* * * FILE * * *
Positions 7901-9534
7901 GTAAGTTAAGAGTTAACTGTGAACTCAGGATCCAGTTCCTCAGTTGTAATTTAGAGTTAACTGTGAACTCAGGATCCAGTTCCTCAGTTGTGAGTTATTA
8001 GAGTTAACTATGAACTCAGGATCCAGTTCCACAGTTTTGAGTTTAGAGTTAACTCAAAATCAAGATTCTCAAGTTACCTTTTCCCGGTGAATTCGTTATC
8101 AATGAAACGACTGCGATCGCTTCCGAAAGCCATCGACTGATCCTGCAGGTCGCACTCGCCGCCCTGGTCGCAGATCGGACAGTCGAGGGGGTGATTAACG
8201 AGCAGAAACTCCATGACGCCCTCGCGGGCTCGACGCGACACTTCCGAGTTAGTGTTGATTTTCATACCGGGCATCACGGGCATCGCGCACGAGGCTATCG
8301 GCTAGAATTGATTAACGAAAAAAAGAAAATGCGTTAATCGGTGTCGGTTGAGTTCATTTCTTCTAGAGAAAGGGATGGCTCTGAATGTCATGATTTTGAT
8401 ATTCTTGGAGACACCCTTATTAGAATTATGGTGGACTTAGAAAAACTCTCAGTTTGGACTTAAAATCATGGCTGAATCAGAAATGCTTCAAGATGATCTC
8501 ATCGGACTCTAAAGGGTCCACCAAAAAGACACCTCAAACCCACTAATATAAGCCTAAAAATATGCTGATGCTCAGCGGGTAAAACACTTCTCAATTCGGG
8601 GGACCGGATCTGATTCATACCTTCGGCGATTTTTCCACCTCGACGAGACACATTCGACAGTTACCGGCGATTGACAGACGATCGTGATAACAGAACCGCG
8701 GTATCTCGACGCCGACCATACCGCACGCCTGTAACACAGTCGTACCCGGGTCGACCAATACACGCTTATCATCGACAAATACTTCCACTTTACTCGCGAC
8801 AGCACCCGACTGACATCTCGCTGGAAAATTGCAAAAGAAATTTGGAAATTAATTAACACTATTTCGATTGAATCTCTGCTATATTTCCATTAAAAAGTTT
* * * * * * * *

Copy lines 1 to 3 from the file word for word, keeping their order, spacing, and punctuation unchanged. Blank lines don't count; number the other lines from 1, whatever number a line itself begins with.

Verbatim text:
Positions 7901-9534
7901 GTAAGTTAAGAGTTAACTGTGAACTCAGGATCCAGTTCCTCAGTTGTAATTTAGAGTTAACTGTGAACTCAGGATCCAGTTCCTCAGTTGTGAGTTATTA
8001 GAGTTAACTATGAACTCAGGATCCAGTTCCACAGTTTTGAGTTTAGAGTTAACTCAAAATCAAGATTCTCAAGTTACCTTTTCCCGGTGAATTCGTTATC